Through a spokesman for Biden’s transition team, Murthy declined to comment this week.

But in an interview on March 7, Murthy showed an early approach to the virus that sought to balance his growing worries with some bedrock principles of public health.

“It’s a judgment call at the end of the day because there is no tried and true protocol here for how to handle this kind of outbreak with Covid-19,” he said then. “We’re in a relatively new situation. We can draw on our experience with other outbreaks like SARS and MERS and H1N1 and Zika, but we know that each of these outbreaks is unique.”

He did not, he said, “want to make decisions based on panic.”

N.C.A.A. headquarters in Indianapolis on March 12, the day board members canceled the national basketball tournaments for 2020.
Michael Conroy/Associated Press

The virus was still seen as a problem mainly outside the United States on Jan. 22, when the N.C.A.A. board met at a Marriott near Los Angeles. Murthy was a recent addition, an independent member recruited for his medical expertise and appointed after college basketball’s corruption scandal.

The virus did not come up.

But by early March, officials at the N.C.A.A.’s headquarters in Indianapolis were deeply alarmed. The scarcely understood virus was gaining more footholds across the United States, and the bonanza of basketball tournaments, which can draw hundreds of thousands of spectators, was coming. Association leaders turned to a favored strategy: an advisory group.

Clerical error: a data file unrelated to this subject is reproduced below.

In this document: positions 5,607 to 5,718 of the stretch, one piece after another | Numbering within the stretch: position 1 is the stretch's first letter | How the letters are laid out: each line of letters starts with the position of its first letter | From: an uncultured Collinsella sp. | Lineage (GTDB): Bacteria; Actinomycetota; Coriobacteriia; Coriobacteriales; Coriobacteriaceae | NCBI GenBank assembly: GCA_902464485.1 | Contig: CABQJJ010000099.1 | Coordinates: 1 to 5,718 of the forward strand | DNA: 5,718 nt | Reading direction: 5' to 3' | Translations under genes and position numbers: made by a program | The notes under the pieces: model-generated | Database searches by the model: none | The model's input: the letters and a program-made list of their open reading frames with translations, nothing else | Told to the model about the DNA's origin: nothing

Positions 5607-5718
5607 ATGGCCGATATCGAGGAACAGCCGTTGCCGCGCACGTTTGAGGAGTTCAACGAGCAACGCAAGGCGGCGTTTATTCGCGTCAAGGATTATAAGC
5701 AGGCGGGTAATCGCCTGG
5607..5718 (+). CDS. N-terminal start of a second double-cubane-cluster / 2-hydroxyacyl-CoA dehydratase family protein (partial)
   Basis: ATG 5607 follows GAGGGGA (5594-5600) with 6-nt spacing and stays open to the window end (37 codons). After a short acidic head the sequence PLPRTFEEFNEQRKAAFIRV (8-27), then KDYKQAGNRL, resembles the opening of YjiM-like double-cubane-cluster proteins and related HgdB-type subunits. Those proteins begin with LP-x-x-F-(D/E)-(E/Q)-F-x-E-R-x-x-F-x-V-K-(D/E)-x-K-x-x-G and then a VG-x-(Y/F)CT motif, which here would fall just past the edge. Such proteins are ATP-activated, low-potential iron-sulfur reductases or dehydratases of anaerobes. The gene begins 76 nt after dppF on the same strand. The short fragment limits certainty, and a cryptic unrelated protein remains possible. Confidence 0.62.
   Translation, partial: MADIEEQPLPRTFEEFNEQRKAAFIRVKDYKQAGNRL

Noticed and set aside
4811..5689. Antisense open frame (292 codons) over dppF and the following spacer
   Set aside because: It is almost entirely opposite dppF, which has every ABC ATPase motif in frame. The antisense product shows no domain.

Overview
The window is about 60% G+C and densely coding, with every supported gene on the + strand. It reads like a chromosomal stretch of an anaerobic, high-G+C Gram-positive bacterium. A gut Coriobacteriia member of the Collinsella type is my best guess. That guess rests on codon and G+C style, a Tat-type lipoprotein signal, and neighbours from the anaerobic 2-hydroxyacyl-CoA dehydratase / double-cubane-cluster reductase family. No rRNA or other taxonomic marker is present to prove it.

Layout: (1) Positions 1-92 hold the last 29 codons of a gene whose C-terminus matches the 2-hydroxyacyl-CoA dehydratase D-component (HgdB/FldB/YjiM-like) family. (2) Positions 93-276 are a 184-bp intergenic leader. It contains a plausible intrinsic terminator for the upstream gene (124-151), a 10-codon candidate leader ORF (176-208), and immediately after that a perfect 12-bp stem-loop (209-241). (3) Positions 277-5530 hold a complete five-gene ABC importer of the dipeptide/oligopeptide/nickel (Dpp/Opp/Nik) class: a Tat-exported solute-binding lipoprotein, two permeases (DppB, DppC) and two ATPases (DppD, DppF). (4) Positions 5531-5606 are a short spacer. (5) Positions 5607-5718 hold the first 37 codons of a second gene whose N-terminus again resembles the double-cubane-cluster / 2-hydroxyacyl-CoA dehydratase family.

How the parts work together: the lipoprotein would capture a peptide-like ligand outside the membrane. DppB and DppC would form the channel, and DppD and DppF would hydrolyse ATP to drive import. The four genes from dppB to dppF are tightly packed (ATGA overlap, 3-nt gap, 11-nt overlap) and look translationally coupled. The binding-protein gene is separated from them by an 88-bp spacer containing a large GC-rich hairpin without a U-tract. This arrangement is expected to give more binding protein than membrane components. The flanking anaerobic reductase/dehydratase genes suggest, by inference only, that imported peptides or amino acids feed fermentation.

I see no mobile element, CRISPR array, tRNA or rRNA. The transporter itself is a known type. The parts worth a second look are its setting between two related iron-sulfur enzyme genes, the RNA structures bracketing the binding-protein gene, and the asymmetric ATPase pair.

The panel, mostly made up of doctors, began meeting twice a week to weigh options for the N.C.A.A. tournaments, with Murthy so unassuming that one member did not immediately recognize him as a former surgeon general. Trained as an internist, Murthy was not steeped in the intricacies of infectious diseases and, despite his résumé, did not try to dominate the calls.

Instead, committee members said, he would usually ask probing questions.

Dr. Brian Hainline, the panel’s chairman and the N.C.A.A.’s chief medical officer, said Murthy was often armed with the latest studies from overseas and eager to examine how trends abroad could help doctors in the United States grapple with what was ahead.

“My clear recollection is that it was always a thoughtful presentation and thoughtful analyses and asking what are the implications in our country, given that we’re two or three weeks behind what is going on in Europe,” Hainline said.

Dr. William Schaffner, an infectious diseases specialist at Vanderbilt University, remembered Murthy having a particular interest in the effects of the pandemic and public health decisions on the mental health of students, coaches and others tied to college sports.